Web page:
As we continue to travel, my cognitive biases are being challenged at every turn. I’ve had ways of moving about the world and travelling which have served me well and got me from point A to point B quite fine. But all my routines of the past have to be rethought simply because I’m not alone in this travel adventure. I am also playing several new roles, which I’ve not done before. All those changes are quite a bit in and of themselves, then add in the fact that we are experiencing so many new cultures at every turn.
My tried and true cognitive biases don’t help so much. At first, when I started to research this topic, I reasoned that all I needed to do was identify what these biases are and simply eradicate them through logic. But that is not how the brain works. I think an easy way to think of it might be that the brain is a car, the cognitive biases are the quick decisions we make that let us drive at highway speed and logic is knowing how to get there.
Turns outs there are dozens of cognitive biases which psychologists have identified. I’ll give some personal examples of a few that hit home to me with some personal examples.
This has been a battle around meal time at our house. I am constantly inspired to cook new and interesting dishes, creating what I think is a taste sensation. I really enjoy this and so does my son. My husband and my daughter, not so much. Over the years I have been easily offended by their refusal to even try some of what I have made, taking their actions to mean they are refusing my love, care and gifts of food. What I have never been able to logically separate is the food itself and my feelings about having created it.
I think this is insidious. I am as guilty of this as the next person. It is even human nature to surround ourselves with people who are like us. Not just people who are like-minded but even people who look similar in a physical way. Another benefit of travel is that we don’t have this option right now. For most of this travel year we are in foreign lands and if we want to talk to anyone but each other, we need to get comfortable and curious about all sorts of different things. From people to culture to environment to food. Nothing is familiar, sometimes. The trick will be, when we go home, how do we settle back into our old life?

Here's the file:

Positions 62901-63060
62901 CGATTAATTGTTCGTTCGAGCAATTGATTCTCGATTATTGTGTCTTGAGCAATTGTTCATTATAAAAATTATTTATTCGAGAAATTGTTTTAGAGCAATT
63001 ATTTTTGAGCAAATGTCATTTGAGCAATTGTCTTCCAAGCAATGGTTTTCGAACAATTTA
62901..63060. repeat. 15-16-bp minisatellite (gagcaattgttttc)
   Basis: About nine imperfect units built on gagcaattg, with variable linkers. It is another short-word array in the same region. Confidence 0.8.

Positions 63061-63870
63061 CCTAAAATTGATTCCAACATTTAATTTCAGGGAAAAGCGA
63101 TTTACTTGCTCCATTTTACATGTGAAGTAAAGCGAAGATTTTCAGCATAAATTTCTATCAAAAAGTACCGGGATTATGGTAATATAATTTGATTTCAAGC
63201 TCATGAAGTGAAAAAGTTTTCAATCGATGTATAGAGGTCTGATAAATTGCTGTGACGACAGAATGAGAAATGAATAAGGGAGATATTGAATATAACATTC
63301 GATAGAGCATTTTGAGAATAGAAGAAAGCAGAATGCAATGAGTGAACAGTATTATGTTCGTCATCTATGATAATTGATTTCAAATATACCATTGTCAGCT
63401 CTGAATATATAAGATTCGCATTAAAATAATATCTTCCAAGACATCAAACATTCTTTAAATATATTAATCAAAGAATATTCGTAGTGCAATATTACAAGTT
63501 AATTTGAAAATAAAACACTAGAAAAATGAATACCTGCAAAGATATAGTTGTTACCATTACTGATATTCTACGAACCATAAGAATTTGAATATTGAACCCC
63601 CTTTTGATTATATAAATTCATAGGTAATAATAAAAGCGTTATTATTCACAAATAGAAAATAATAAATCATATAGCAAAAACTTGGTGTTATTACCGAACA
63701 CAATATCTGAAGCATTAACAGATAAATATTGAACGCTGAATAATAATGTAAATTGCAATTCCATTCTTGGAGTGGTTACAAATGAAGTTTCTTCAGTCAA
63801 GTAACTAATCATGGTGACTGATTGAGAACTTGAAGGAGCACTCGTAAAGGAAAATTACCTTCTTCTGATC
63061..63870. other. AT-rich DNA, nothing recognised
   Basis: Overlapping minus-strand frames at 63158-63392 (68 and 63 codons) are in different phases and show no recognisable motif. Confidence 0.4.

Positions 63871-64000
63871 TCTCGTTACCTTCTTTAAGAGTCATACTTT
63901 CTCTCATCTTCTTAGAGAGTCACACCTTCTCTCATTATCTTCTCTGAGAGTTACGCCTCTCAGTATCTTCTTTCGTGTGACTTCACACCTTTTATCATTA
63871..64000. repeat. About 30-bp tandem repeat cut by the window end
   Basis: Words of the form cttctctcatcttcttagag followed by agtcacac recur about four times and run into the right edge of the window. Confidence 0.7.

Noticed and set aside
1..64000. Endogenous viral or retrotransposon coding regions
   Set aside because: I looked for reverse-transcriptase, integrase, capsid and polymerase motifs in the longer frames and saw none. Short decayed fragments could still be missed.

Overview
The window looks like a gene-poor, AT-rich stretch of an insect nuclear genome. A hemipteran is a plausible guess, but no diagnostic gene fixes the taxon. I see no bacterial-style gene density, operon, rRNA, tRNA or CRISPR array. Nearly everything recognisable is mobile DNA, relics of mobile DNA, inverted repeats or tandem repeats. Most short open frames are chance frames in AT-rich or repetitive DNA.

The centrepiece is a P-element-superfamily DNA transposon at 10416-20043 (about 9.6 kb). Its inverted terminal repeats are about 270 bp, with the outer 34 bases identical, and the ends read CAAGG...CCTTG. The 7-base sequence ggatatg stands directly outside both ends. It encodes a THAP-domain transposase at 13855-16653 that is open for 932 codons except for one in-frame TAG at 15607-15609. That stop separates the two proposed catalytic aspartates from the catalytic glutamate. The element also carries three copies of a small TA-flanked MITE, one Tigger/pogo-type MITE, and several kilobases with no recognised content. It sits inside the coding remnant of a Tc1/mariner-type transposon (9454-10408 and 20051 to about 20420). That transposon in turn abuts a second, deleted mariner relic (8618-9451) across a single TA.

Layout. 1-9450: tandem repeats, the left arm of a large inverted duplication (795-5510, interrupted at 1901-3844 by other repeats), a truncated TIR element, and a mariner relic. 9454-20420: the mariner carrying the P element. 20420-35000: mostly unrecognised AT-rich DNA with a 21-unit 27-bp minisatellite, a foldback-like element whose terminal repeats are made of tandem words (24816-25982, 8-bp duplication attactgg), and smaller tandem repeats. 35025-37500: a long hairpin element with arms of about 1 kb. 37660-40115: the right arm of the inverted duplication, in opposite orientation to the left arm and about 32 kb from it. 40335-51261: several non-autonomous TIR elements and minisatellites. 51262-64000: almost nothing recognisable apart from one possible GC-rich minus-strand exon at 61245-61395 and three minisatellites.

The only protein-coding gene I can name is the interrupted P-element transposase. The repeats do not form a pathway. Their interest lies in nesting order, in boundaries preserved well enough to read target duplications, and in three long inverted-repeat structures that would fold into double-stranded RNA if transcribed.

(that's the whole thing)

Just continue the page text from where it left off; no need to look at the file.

Where the confirmation bias allows us to easily filter out anything which does not support our belief system, the conservatism bias has us holding fast to only the golden oldies. This is extremely dangerous because not only are we myopic but we are old-fashioned as well. But, I can see how this happens. Before we decided to travel, I felt this happening to me a lot. And still I need to fight my desire towards the conservatism bias. My son can get really frustrated with me as I hold up certain categories of old music as the only songs worth listening to. I have to dig deep to try to become more open-minded here.
There are many more, depending on the reference article I read. What is important here is not to worry about the bias itself. There is little point in doing so. Trust that biased thinking is fairly practical in many situations. After all the brain has a penchant to be self-serving and over protective. But, when the situation calls for important decisions, fair assessments or accurate conclusions, we must take more time to examine the thought processes.
“Your job as a scientist is to figure out how you’re fooling yourself.” -Saul Perlmutter
I think this is easier said than done. Particularly as we get older. Any flaws in our thinking as a result of cognitive biases probably become more difficult to recognize. The grooves are so well-worn, everything appears to be speeding along nicely.
I have found a few practices to be useful.
Some who know me, may burst out laughing, knowing I’m full of cognitive biases. That is true, I am. But I guess the past does not need to equal the future. The biases are not going away. But I can keep my mind open to new ideas by being curious. That was how I used to be, as a child. Asking lots of questions was my thing. That young one was on to something. Time to revisit some of that youthful vigour.
“If there’s something you really want to believe, that’s what you should question the most.” ― Penn Jillette